Recent advancements in deep learning have significantly impacted computational imaging, microscopy, and holography-related fields. These technologies have applications in diverse areas, such as biomedical imaging, sensing, diagnostics, and 3D displays. Deep learning models have demonstrated remarkable flexibility and effectiveness in tasks like image translation, enhancement, super-resolution, denoising, and virtual staining. They have been successfully applied across various imaging modalities, including bright-field and fluorescence microscopy; deep learning’s integration is reshaping our understanding and capabilities in visualizing the intricate world at microscopic scales.
In computational imaging, prevailing techniques predominantly employ supervised learning models, necessitating substantial datasets with annotations or ground-truth experimental images. These models often rely on labeled training data acquired through various methods, such as classical algorithms or registered image pairs from different imaging modalities. However, these approaches have limitations, including the laborious acquisition, alignment, and preprocessing of training images and the potential introduction of inference bias. Despite efforts to address these challenges through unsupervised and self-supervised learning, the dependence on experimental measurements or sample labels persists. While some attempts have used labeled simulated data for training, accurately representing experimental sample distributions remains complex and requires prior knowledge of sample features and imaging setups.
To address these inherent issues, researchers from the UCLA Samueli School of Engineering introduced an innovative approach named GedankenNet, which, on the other hand, presents a revolutionary self-supervised learning framework. This approach eliminates the need for labeled or experimental training data and any resemblance to real-world samples. By training based on physics consistency and artificial random images, GedankenNet overcomes the challenges posed by existing methods. It establishes a new paradigm in hologram reconstruction, offering a promising solution to the limitations of supervised learning approaches commonly utilized in various microscopy, holography, and computational imaging tasks.
GedankenNet’s architecture comprises a series of Spatial Fourier Transformation (SPAF) blocks, interconnected by residual connections, which effectively capture spatial and frequency domain information. By incorporating a physics-consistency loss function, the model enforces adherence to the wave equation during hologram reconstruction, resulting in physically accurate complex field outputs. This unique training strategy enables GedankenNet to generalize exceptionally well to synthetic and experimental holograms, even when confronted with unseen samples, axial defocus, and variations in illumination wavelength.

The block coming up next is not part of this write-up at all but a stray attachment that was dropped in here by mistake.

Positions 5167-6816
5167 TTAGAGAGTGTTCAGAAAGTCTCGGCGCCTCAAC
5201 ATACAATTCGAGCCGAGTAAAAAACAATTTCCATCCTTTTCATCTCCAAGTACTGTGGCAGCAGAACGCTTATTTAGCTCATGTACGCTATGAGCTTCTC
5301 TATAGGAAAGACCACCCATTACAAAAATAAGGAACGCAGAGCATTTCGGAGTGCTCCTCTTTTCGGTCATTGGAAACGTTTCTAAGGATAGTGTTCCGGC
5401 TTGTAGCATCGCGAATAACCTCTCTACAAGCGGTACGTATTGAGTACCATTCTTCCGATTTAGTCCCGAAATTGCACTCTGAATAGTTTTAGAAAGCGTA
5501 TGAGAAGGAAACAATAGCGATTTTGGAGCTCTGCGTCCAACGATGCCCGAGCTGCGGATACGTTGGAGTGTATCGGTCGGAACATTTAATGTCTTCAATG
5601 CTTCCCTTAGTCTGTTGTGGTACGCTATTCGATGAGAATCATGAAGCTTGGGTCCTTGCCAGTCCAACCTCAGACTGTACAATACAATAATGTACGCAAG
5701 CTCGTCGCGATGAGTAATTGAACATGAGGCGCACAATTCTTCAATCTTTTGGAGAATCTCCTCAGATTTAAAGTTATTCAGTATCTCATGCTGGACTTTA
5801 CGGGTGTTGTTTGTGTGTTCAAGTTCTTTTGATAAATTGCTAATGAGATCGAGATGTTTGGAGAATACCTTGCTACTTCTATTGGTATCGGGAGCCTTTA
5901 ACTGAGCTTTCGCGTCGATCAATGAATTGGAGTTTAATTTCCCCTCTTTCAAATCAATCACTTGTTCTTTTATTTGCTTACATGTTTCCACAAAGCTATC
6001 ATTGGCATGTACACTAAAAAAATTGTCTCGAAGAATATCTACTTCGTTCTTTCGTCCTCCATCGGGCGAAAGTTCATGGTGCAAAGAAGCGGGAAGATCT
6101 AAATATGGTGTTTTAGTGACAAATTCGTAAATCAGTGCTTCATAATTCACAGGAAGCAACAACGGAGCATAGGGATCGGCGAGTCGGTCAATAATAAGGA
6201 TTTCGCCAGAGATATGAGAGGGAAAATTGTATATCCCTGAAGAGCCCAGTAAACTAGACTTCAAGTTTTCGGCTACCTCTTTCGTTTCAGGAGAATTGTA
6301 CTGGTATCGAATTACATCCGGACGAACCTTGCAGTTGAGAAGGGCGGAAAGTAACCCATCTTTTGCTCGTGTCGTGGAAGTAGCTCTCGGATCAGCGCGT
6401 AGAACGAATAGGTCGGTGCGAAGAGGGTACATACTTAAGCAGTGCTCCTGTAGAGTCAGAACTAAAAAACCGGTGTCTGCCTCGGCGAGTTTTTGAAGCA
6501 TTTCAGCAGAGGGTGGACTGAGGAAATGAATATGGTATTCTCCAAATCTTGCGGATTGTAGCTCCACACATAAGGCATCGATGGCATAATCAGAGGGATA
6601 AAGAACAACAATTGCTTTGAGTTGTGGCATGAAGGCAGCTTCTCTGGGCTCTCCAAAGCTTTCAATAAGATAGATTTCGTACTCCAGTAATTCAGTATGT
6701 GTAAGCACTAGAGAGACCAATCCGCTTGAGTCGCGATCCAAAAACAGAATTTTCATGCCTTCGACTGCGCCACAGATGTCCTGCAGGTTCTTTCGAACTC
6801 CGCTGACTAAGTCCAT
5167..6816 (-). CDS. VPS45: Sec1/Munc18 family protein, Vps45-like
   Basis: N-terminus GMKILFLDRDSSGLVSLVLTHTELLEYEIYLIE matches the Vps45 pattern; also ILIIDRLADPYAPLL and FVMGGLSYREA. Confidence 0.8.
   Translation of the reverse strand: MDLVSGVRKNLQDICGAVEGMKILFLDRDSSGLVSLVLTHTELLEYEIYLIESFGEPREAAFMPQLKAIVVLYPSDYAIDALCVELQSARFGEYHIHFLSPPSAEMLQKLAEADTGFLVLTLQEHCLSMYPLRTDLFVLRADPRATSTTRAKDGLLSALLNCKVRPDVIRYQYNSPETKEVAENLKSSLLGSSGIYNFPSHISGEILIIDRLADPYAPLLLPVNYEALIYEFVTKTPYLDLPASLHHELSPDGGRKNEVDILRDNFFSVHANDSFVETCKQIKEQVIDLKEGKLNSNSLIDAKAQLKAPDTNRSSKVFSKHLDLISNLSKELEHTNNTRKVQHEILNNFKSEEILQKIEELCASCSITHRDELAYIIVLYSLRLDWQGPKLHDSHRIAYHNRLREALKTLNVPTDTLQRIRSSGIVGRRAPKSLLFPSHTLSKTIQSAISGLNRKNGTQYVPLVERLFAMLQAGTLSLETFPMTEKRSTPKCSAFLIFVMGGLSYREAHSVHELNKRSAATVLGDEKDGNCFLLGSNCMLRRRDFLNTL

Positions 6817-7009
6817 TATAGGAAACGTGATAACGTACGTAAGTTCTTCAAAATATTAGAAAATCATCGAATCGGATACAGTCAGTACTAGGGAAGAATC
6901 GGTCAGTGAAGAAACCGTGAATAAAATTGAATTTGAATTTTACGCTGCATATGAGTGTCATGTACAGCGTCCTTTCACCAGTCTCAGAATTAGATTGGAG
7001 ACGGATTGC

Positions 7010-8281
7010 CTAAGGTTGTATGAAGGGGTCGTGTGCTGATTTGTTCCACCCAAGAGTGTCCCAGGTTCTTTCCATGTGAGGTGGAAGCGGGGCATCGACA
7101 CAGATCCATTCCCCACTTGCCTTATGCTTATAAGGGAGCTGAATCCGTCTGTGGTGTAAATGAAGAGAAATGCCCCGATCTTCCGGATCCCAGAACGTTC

Performance evaluation demonstrates GedankenNet’s remarkable proficiency in hologram reconstruction. Through quantitative metrics such as Structural Similarity Index (SSIM), Root Mean Square Error (RMSE), and Error Correction Coefficient (ECC), GedankenNet consistently outperforms traditional supervised techniques across a diverse set of holograms. Notably, GedankenNet’s physics consistency loss effectively mitigates non-physical artifacts, resulting in sharper and more accurate reconstructions. The model’s compatibility with the wave equation further enhances its performance, allowing it to recover high-quality object fields from defocused holograms through correct wave propagation. These findings underscore GedankenNet’s superiority in external generalization, enabling it to handle novel experimental data and phase-only samples with exceptional fidelity.
Overall, the UCLA research team’s GedankenNet represents a pioneering stride in computational imaging and microscopy. By embracing the power of self-supervised learning and thought experiments grounded in physics, GedankenNet offers a fresh approach to training neural network models. This innovative method not only overcomes the limitations of current supervised learning techniques but also provides a pathway to more versatile, physics-compatible, and easily trainable Deep Learning models for various computational imaging tasks. This breakthrough could significantly accelerate advancements in microscopy, fostering broader applications and deeper insights into the microscopic world.